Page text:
Dracula The Un-Dead is a bone-chilling sequel based on Bram Stoker's own handwritten notes for characters and plot threads excised from the original edition. Dracula The Un-Dead begins in 1912, twenty-five years after Dracula "crumbled into dust." Van Helsing's protégé, Dr. Jack Seward, is now a disgraced morphine addict obsessed with stamping out evil across Europe. Meanwhile, an unknowing Quincey Harker, the grown son of Jonathan and Mina, leaves law school for the London stage, only to stumble upon the troubled production of "Dracula," directed and produced by Bram Stoker himself.
The play plunges Quincey into the world of his parents' terrible secrets, but before he can confront them he experiences evil in a way he had never imagined. One by one, the band of heroes that defeated Dracula a quarter-century ago is being hunted down. Could it be that Dracula somehow survived their attack and is seeking revenge? Or is their another force at work whose relentless purpose is to destroy anything and anyone associated with Dracula?
I've been having really bad luck with choosing books lately. I've never had so many books making me want to build a bonfire in my backyard. This is definitely one of the ones I would burn while jumping and singing for joy.
Where to begin?
I wanted to read this book because I truly enjoyed the original Dracula. I didn't really care too much that it was written by Bram Stoker's great grand-nephew, but if anything, I thought he at least would have respect for his great uncle's masterpiece. Boy was I wrong.
There are so many things wrong with this book. From erroneous characterization (Jonathan Harker as a drunk, really?) to just things that are so unbelievable (like Mina knowing how to drive a car, think about that, a high class woman in Victorian England just knows how to drive?) to completely predictable situations (like Quincey Harker really being Dracula's son, not Jonathan's, which you could see coming from the very first chapter and being told ad nauseum that there was a secret Mina kept from him)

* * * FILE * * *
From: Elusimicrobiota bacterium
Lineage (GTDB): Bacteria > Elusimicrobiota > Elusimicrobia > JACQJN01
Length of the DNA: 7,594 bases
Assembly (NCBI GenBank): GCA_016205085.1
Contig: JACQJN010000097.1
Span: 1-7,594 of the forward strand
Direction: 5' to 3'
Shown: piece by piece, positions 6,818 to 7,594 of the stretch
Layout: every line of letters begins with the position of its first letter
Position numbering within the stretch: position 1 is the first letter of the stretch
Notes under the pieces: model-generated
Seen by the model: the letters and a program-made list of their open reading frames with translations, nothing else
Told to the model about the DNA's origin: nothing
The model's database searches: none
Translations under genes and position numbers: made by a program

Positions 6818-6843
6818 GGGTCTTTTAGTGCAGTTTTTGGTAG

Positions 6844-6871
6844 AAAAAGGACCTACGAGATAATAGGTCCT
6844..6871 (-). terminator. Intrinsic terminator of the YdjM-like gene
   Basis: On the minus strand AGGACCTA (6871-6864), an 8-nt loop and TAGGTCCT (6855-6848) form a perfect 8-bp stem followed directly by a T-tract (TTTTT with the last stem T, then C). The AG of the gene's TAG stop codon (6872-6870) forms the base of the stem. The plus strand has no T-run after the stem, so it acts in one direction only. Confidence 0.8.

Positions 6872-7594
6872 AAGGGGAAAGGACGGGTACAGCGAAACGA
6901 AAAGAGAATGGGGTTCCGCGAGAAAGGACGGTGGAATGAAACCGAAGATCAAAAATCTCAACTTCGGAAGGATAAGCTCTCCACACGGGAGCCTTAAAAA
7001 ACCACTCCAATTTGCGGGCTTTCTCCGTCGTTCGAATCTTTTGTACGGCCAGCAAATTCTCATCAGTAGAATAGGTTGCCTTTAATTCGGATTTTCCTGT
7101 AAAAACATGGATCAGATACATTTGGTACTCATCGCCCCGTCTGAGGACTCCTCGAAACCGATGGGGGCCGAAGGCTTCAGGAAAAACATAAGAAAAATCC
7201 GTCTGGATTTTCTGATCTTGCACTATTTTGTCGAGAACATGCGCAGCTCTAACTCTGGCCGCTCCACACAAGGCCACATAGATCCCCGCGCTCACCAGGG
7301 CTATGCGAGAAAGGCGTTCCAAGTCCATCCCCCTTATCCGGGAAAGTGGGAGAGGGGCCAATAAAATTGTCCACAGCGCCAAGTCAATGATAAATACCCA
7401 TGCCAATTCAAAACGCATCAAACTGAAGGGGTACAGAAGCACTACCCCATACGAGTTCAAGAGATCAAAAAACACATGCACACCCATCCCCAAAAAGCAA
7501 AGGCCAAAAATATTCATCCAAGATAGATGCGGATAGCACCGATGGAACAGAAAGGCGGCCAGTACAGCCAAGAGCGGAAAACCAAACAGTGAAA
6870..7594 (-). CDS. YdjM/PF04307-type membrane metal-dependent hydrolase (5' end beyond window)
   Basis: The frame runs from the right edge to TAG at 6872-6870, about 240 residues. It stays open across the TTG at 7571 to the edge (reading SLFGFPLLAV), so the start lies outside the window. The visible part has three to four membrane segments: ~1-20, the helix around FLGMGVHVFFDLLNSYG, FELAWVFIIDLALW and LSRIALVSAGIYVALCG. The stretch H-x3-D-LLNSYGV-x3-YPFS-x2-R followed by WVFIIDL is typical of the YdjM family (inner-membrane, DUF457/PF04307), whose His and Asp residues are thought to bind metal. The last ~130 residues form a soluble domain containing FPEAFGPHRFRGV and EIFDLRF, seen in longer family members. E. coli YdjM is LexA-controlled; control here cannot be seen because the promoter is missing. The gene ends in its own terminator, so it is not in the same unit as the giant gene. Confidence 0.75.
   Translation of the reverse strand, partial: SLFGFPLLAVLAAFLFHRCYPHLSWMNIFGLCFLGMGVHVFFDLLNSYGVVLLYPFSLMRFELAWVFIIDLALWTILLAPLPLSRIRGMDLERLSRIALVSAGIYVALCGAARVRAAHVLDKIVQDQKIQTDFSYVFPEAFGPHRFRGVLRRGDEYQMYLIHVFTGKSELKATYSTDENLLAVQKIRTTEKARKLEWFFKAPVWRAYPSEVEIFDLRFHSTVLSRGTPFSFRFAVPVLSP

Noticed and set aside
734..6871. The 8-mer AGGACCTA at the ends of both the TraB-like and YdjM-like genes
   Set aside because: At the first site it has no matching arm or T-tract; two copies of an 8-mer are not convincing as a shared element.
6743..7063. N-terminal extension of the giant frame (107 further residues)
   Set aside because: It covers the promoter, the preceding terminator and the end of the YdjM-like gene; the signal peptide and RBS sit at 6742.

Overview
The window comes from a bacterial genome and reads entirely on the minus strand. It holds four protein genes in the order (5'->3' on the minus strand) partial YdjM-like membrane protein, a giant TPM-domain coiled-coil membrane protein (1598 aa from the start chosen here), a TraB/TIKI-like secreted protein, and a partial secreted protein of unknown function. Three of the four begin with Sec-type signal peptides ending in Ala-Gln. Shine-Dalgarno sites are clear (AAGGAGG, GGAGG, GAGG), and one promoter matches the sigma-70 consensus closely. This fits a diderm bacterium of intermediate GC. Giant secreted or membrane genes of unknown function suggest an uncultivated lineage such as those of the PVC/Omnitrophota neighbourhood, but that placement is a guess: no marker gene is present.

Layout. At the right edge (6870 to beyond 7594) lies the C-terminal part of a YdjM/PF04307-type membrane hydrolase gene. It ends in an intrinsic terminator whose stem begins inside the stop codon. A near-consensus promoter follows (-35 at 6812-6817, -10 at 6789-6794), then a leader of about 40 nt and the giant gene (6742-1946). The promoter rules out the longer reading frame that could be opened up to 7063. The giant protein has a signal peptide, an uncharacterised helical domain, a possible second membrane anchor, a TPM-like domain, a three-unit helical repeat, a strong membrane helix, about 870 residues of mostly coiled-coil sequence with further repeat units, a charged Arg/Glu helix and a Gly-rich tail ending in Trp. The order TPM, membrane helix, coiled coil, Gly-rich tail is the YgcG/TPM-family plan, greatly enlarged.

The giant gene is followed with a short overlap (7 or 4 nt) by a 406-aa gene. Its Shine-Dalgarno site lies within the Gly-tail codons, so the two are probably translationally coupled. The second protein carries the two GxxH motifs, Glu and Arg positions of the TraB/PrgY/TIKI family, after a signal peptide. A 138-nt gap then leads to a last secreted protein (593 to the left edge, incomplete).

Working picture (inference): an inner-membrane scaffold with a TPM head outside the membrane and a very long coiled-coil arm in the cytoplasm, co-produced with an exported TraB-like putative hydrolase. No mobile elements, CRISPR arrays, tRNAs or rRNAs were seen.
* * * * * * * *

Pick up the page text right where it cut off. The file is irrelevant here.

The main villain, Bathory was also a joke. She was completely one dimensional, which made her soooooo evil she was actually funny. Her tantrums are the stuff of sketch comedies.
Dracula was, of course, not dead and he appears as a weak second-rate version of himself. If you loved him in the original, then RUN from this book, because it will screw with your head and mar the way you pictured him.
Stoker, Dacre not Bram, wanted to clarify the mistakes his predecessor made in the historical aspects of Dracula. He actually had Dracula, using the name Basarab, give a fictional Stoker a lecture about the faults in his book. This alone is enough to make you want to throw hot coffee on the book (or at least for me, I actually had to will myself to PUT THE COFFEE DOWN). A little subtlety, Dacre dear, okay?
And then there's the ending. Wow.
Mian becomes a vampire and dies all in the same half hour, it seems. Dracula dies, or so we think...completely set up for a sequel. And then, we see Quincey getting on a ship to New York, and behind him, without him realizing, are two crates with the name Basarab on them which also get on the ship. Can you guess which ship?
That's right, the Titanic. Marinate in that for a bit: vampire Mina, Dracula and their son Quincey on the Titanic. What do you think they'll do when the boats sinking?
I guess we'll find out, because he's making a SEQUEL!
1 (and I'm being generous) out of 5 stars